Using the relative plate motion between the Juan de Fuca plate and the North American Plate (HS3-NUVEL1A), the estimated total length of the slab subducted to the east in the last 17 Ma is km. This is less than the total imaged slab length of km from the present trench in an east-west direction. Therefore, the bottom edge of the slab we observe today was east of the trench around 17 Ma. Assuming a similar slab geometry to today, the km length of slab would reach a depth of km, comparable to the likely thickness of the continental lithosphere. We propose that the absence of the slab below 400 km depth today is due to the arrival of the Yellowstone plume head around 17 Ma, which destroyed the Juan de Fuca slab at depths greater than the thickness of the continental lithosphere. As the plume head material would spread westward beyond the trench, possibly as far as the Juan de Fuca Ridge, traction with the subducting plate would then pull some plume head material down into the mantle. We image this material as the low velocity layer beneath the slab in our Vs model. The observed low Vs anomaly of up to 3 is comparable with what is expected for plume head material 100-300C hotter than the surrounding asthenosphere. Finally, this hot remnant plume head material beneath the slab may be partly responsible for the absence of a Wadati-Benioff zone associated with the subduction of the Juan de Fuca plate (Xue and Allen, 2007).
Tectonic map for the study region. Plate motions from HS3-NUVEL 1A are shown as black arrows (Gripp and Gordon, 2002). Blue dotted lines show the depth contours of the Juan de Fuca slab surface (McCrory et al., 2006). The thick black lines delineate the Cascade Range. Age contours of initial rhyolitic volcanism along the Newberry track are shown in 1 Ma increments extending to the Newberry Caldera (NC) (Jordan et al., 2004). Major rhyolitic caldera centers along the Yellowstone track are shown with age in Ma extending to the Yellowstone Caldera (YC) (Pierce and Morgan, 1992). Both tracks initiate in the region of the McDermitt Caldera (MC), which is shown as a red circle. The Columbia River Basalt is shown in blue (12 to 17 Ma)(Christiansen et al., 2002). Dike swarms associated with the 17 Ma basaltic outpourings are shown in gold (Camp and Ross, 2004); Christiansen and Yeats, 1992): Chief Joseph Dike Swarm (CJDS), Monument Swarm (MS), Steens Basalt (SB), and Northern Nevada Rift Zone (NNRZ). The seismic stations used in this study are shown as triangles and squares with a total number of 52. Inset shows the distribution of the 95 events used in the inversion for the S-wave velocity model. The red square outlines the study region. The thick black line across OATS array indicates the location of the cross section shown in Figure 2.48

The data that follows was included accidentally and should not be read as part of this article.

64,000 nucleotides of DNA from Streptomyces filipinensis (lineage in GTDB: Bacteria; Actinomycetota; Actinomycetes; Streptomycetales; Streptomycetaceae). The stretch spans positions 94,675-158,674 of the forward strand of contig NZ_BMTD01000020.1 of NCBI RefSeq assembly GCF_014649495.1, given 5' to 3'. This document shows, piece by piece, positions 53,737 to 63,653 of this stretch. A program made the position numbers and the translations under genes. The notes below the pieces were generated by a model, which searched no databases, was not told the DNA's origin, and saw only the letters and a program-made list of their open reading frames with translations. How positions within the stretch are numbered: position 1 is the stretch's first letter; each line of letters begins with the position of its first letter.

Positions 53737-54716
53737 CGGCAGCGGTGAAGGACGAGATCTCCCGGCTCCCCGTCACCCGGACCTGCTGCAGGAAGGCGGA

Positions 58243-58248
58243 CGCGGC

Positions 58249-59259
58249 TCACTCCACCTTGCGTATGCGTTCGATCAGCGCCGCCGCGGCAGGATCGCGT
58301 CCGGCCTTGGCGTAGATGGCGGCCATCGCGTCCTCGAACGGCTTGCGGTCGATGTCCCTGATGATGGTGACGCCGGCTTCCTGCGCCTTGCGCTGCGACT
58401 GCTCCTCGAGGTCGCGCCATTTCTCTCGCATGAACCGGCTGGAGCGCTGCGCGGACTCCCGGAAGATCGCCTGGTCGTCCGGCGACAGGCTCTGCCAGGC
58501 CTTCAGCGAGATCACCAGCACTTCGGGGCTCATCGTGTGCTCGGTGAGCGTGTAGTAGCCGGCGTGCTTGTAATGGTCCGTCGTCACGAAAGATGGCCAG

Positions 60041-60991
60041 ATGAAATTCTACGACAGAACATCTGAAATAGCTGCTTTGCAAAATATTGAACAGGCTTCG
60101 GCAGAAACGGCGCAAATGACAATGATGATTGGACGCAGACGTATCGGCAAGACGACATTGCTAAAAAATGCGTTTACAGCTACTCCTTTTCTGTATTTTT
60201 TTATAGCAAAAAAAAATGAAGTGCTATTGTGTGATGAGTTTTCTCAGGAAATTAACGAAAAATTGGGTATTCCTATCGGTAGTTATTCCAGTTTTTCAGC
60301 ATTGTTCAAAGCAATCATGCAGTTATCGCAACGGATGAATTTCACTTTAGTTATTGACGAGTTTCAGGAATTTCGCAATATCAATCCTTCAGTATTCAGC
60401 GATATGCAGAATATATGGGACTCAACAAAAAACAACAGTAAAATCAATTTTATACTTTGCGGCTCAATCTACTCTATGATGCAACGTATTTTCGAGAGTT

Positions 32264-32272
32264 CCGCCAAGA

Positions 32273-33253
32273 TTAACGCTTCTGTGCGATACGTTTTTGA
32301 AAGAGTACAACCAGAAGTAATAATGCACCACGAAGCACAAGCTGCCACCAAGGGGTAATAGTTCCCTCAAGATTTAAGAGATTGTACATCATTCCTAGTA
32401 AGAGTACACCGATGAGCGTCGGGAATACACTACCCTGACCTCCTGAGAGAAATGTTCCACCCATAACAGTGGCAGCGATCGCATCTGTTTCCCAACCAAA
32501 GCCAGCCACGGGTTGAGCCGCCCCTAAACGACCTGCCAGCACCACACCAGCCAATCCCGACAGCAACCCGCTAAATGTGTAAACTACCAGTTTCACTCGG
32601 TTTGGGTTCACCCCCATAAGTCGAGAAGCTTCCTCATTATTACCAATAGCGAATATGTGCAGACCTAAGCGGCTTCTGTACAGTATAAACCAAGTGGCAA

Vertical slices through the (a) Vs and (b) Vp models along the OATS line indicated in Figure 1. The envelope of the synthetic slab ending at 400 km depth is shown by the blue outline. The contour interval is 0.25 indicated by vertical lines in the color bar of the velocity scale. Zero contours are not shown. The locations of the Cascades and the Newberry Volcano are shown as blue and red triangles respectively.
Proposed tectonic model for the interaction between the subducting Juan de Fuca Plate (blue) and the Yellowstone plume head (pink). Snapshots in time are shown as: (a) 25 Ma, the Yellowstone Plume is approaching the subducted Juan de Fuca plate; (b) 20 Ma, the plume head has intersected the Juan de Fuca plate and preferentially flowed westward along the base of the slab; (c) at 17 Ma, the plume head punched through the Juan de Fuca plate, destroyed a larger portion of the slab and caused the volcanism at the surface; (d) 15 Ma, the plume head material spreads out in a larger region at the base of the lithosphere; (e) 8 Ma, the subducting slab drags the remnant plume head material down into the mantle; (f) at present, the hot material from the remnant plume head has been brought to greater depth by the ongoing subducting slab. The vertical dashed line indicates the progression of the current Yellowstone caldera to the west. The red plume stem represents a hypothetical Yellowstone Plume since the arrival of the plume head (pink). Note: this model builds on the tectonic models proposed by Geist and Richards, 1993; Pierce, et al., 2000.
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